In our last Food Issue, we observed that food was becoming a bit, um, political. If anything, the last year has clinched it. That vocal minority concerned about "food security" is growing, inspired by writers like Eric Schlosser and Michael Pollan, and informed by documentaries like King Corn and Super Size Me. Opinion polls show that, 2 to 1, Americans oppose how 80 percent of federal farm subsidies go to large farming concerns, even in traditional farm states.
And, in the midst of last year's heady presidential campaign, small-fooders took notice when, in an interview with Joe Klein in Time magazine, presidential candidate Barack Obama referenced an editorial from Pollan in The New York Times. Obama accepted Pollan's criticism that "our agriculture system is built on cheap oil," promising to reform the policies and subsidies that promote an industrial food system where, as Pollan describes it, "we are eating oil and spewing greenhouse gases."
After this sort of buildup, many food activists were disappointed when Obama appointed former Corn Belt governor Tom Vilsack as head of the USDA. And, after 100 days, despite Michelle Obama's organic garden and a few minor progressive appointments, such as public-interest lawyer J. Dudley Butler as a regulatory head, the Obama administration hasn't made any bold moves on agriculture.
That said, Ferd Hoefner, policy director at the National Sustainable Agriculture Coalition in Washington, D.C., is cautiously optimistic. "I think the jury is still out a bit." he says, "In terms of policy follow-through, it's still early. But nothing dramatic has been done quite yet."
Hoefner says policy analysts are watching a few pressing issues, such as whether the administration will revamp the Child Nutrition Act, making it easier for schools to procure higher quality food from small farmers. But more important is an upcoming executive decision on eligibility for commodity subsidies, including "direct payments," which reward farmers in good years and bad. Many sustainable agriculture activists would like to see them reformed, or at least have them go to the farmers who have dirt under their fingernails.
Hoefner says, "Right now, it's pretty wide-open. You can be an absentee investor in a farming operation 10 states away — or two continents away — and you can still get taxpayer subsidies. ... To use impolite terms, it's a taxpayer-financed scam."
In his campaign, Obama spoke specifically to reforming those direct payments, but sustainability boosters like Hoefner are still waiting for something substantial.
He asks, "Gardens and speeches are sending a good signal. But what are the policy changes that are going to back that up?"
Similarly, Oran Hesterman, president of Ann Arbor's Fair Food Foundation, says, "We're seeing some very tiny policy steps in the direction of healthier, more sustainable agriculture, but we need to be taking much bigger strides in public policy." But the longtime sustainability advocate knows what reformers are up against, a status quo of policies that reward growers of a handful of commodity crops but offer little help for fruit, nut and vegetable growers.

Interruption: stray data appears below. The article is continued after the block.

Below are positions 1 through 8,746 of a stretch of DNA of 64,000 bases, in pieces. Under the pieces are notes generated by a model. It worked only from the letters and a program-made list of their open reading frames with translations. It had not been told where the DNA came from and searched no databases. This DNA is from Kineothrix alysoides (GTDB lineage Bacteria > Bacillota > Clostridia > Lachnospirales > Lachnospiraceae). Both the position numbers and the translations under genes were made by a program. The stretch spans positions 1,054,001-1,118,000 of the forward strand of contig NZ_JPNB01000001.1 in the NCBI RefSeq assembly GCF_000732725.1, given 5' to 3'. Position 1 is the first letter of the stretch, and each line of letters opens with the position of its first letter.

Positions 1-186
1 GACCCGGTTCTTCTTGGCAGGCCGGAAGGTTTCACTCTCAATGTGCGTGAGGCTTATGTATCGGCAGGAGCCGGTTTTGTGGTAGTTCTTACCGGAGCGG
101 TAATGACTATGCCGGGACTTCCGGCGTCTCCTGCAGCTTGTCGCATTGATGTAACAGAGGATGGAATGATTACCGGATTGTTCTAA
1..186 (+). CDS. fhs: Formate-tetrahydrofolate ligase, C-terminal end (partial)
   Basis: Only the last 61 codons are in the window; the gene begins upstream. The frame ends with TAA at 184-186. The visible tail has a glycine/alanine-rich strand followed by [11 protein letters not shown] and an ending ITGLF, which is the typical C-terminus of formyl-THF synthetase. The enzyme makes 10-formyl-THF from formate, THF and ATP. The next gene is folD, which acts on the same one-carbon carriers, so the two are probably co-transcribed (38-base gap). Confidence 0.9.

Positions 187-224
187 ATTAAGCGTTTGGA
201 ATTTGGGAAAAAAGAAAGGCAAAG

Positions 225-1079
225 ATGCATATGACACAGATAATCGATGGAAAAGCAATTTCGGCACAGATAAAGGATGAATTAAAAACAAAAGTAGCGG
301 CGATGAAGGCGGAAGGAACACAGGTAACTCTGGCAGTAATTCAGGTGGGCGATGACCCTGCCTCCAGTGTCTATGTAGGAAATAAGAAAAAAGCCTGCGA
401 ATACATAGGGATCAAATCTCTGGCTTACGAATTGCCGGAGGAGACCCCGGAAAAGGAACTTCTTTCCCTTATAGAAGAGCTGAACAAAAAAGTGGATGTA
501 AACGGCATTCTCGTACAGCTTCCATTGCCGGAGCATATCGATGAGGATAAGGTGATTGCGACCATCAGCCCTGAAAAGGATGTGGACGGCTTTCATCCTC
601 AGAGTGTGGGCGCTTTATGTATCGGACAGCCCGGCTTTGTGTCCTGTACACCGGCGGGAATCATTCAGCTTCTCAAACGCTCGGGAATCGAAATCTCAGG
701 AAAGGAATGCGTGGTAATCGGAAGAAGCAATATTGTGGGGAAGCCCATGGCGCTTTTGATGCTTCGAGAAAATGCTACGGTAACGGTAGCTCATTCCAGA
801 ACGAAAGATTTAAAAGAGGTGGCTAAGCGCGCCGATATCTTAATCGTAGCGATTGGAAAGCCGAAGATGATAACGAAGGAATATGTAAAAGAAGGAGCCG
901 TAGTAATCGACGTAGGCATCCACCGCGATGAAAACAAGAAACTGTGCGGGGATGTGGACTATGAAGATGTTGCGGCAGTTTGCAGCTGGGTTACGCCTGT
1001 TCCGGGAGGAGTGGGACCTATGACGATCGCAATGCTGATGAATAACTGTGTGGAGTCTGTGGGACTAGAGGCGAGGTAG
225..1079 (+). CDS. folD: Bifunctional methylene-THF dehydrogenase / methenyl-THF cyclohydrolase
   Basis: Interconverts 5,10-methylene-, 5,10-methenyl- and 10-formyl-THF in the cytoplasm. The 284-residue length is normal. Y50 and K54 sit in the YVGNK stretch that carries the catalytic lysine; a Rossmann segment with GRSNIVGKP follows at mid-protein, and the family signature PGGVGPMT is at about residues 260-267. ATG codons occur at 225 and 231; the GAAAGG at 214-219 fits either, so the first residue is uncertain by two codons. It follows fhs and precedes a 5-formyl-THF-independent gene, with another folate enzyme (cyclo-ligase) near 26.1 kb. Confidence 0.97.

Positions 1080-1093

"[These policies] were created in a time when it made sense to subsidize the larger farms to produce a lot of calories that we needed for food then. Right now the issues are different," he says. "I think it's fine to have large farms that are producing lots of food. We also need to be supporting more small-scale agriculture at the same time."
Asked about controversial legislation like HR 875 — the bill some alarmists bloggers said could have garden cops in your back yard ripping out your organic tomatoes — Hestermann believes most of that to be "hysterical." But he is glad to hear of people feeling strongly enough about federal food policy to actually write their representatives at a time when food policy is up for review.
"There are conversations right now in Congress about creating new food safety regulations and standards, which, depending on how those end up, could affect local growers who want to sell at market," he says. "They might unfairly burden small-scale or local producers or they might enhance their ability, but if we don't see support from the people it's less likely that we'll see laws favorable to small-scale production."
Though he's encouraged by the sort of bottom-up food activism celebrated in our accompanying cover story, he stresses the importance of changing policy in addition to individual lifestyle choices.
"There's this sort of revolution happening around food, in kitchens, in gardens, in restaurants and stores," he concedes. "But at the same time, we have a food system that's as broken as any of the other systems in the country are broken: health care, transportation, energy, the financial system. My belief is that we have to move beyond thinking that we can change the system by changing what's on our plate. That's like trying to change the health care system by changing your doctor.
"The main point is that if we're going to see a food system evolve in our country that's both environmentally friendly and provides healthy, safe food to residents — especially in a place like Detroit — we're going to have to move beyond our refrigerators."